I’m in Frankfurt, and have a couple hours’ layover until my flight to Budapest. My flight over was fine, as uneventful as one could hope for.
The view from the plane– we didn’t land at a terminal, but instead took a bus in
This airport is huge. I’ve been here before– once or twice before– and my overwhelming impression of the place was that it’s gigantic. Given that they have something like 80 flights an hour, I guess that shouldn’t be a surprise. And they’re to everywhere: on the same board you see flights to Singapore, Denver, Dakar, Moscow, and Miami, all leaving within twenty minutes of each other.
One of my colleagues loves Frankfurt, but he flies first class, and thinks quite highly of the service he gets; I’m in a somewhat different league.
Lots and lots of flights
It still feels enormous, but it feels a bit friendlier than in the past. I think it’s that this time I didn’t go through a security gate that had guys with machine guns hanging around. That’ll really make a relationship feel formal. I also remembered this time that the protocol is a bit different than in either the UK or US: you’re supposed to completely empty your pockets (including wallet, passport, paper, etc.), but you keep your shoes on.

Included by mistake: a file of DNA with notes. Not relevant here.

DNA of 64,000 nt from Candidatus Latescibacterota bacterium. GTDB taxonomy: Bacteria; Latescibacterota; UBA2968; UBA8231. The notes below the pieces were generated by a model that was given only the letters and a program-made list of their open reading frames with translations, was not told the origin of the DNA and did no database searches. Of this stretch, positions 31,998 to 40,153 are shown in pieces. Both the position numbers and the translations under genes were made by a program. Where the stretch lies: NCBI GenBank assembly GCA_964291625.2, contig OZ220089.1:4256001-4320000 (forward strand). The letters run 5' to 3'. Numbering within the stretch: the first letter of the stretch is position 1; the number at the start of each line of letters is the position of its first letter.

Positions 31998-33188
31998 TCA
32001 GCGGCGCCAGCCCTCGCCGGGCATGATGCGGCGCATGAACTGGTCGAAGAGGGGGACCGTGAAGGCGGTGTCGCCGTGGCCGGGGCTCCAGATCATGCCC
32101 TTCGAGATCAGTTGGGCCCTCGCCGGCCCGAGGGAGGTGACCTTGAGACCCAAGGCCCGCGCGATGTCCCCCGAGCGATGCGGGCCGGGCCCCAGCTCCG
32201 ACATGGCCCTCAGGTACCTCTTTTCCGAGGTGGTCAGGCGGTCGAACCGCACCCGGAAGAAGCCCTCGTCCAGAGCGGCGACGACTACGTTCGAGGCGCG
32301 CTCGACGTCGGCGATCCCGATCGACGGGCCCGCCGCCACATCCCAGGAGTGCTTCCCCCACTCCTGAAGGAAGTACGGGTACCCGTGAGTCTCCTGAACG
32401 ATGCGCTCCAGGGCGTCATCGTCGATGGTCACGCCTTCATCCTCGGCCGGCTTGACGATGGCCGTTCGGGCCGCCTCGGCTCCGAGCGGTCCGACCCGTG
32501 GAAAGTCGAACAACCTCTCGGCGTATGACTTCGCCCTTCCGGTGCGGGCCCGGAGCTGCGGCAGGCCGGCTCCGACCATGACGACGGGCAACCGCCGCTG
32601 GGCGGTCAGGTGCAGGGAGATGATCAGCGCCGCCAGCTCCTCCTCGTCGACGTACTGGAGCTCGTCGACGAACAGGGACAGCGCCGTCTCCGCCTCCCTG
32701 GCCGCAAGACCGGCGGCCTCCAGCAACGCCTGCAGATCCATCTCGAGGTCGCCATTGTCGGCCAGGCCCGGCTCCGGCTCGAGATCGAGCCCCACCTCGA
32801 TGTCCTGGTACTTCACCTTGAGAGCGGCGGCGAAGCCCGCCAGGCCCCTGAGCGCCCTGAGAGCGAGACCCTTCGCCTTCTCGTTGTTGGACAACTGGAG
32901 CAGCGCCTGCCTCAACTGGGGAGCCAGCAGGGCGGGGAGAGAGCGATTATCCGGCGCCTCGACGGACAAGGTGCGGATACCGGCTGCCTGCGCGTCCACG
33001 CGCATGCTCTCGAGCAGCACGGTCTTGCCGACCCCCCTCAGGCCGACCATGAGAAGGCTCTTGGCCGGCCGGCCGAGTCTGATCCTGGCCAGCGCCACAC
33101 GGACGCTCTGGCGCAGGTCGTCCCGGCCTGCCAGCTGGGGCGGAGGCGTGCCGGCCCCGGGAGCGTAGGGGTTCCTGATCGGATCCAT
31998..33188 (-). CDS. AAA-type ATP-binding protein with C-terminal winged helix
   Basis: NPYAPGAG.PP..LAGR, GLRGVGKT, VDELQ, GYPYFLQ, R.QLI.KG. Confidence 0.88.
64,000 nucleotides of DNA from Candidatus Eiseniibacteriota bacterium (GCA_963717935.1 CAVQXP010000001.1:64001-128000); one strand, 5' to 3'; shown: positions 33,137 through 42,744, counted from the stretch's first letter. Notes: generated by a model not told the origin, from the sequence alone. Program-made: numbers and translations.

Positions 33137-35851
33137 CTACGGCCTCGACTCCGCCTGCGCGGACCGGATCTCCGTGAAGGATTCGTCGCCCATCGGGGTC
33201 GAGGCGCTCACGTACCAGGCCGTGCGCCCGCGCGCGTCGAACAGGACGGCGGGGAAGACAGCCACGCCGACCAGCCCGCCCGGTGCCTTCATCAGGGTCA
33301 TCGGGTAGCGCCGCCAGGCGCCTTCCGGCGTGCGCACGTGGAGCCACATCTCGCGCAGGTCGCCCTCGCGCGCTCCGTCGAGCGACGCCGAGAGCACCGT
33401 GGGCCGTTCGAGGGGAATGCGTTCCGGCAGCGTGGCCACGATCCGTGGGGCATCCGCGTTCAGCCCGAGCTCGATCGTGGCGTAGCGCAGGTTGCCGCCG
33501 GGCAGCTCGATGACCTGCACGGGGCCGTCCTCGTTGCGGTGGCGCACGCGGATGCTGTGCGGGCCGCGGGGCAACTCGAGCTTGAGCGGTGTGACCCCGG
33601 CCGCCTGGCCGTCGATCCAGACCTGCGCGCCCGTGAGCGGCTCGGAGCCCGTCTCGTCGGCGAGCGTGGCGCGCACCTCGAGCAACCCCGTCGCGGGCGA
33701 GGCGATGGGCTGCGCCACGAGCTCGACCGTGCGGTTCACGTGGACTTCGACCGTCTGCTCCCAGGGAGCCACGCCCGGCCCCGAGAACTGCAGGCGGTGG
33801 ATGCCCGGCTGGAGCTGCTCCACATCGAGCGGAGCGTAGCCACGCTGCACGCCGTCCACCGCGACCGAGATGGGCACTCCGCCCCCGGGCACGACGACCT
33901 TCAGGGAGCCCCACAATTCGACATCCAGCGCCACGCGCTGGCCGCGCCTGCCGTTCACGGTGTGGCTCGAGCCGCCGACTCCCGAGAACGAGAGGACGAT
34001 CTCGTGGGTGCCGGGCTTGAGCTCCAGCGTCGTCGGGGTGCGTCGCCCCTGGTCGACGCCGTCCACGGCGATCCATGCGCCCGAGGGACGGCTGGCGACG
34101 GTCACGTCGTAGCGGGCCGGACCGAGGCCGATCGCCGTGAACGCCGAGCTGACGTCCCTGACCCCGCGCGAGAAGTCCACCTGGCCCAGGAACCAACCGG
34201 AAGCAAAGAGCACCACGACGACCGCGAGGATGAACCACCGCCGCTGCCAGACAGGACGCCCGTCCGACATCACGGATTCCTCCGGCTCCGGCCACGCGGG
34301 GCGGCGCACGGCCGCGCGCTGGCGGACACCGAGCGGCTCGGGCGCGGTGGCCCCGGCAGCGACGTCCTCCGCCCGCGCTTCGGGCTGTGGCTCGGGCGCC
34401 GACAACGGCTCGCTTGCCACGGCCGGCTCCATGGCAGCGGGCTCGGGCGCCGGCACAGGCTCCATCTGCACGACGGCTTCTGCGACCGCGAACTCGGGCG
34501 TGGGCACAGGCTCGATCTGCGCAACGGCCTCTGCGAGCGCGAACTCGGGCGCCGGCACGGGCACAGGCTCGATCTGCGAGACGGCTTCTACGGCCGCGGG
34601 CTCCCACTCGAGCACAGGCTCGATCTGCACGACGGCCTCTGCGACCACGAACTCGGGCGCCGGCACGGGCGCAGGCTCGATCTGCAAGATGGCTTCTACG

Don’t remind me that it’s almost 1 in San Francisco
I went ahead and went over to my gate, which was a bit of a tactical error: I’m now trapped here, with only a little take away thing for sustenance. Fortunately I’m not all that hungry, but it’s a caution to not be too hasty about leaving the international shopping area, despite its overwhelming number of handbag, liquor, and perfume stores, and proceeding to the gate. At least the Diet Cokes there only cost two Euros, rather than three here.
The red awning of the Take Away
I can see a wireless network here, and it only costs double the already high SFO rate. Ah, the romance of travel. Still, I think I’ll go online briefly, if only to post a couple things and download my e-mail. There’s no way any of my friends are going to be online. Distance may be conquered by the Internet, but time zones are still an undeniable reality. On the upside, I found a table beside an electrical outlet, and had the good sense to bring my two-pin European plug, so I can watch Firefly without running down the batteries.
A display of fine watches, with a statue of a reclining Goethe visible in the background, just to the right of center
On the flight over I ran into a consultant who occasionally works with the Institute. He’s on his way to Croatia for a few days, and I think we’re going to be on the same flight back to the States next week. Small world.
Actually, the wifi isn’t working for me, so I’m not going to upload anything, I guess. But I wonder if I should go get a seat. That would be a good idea, I think.
[To the tune of Yoshinori Sunahara, “Summer,” from the album “Take Off and Landing”.]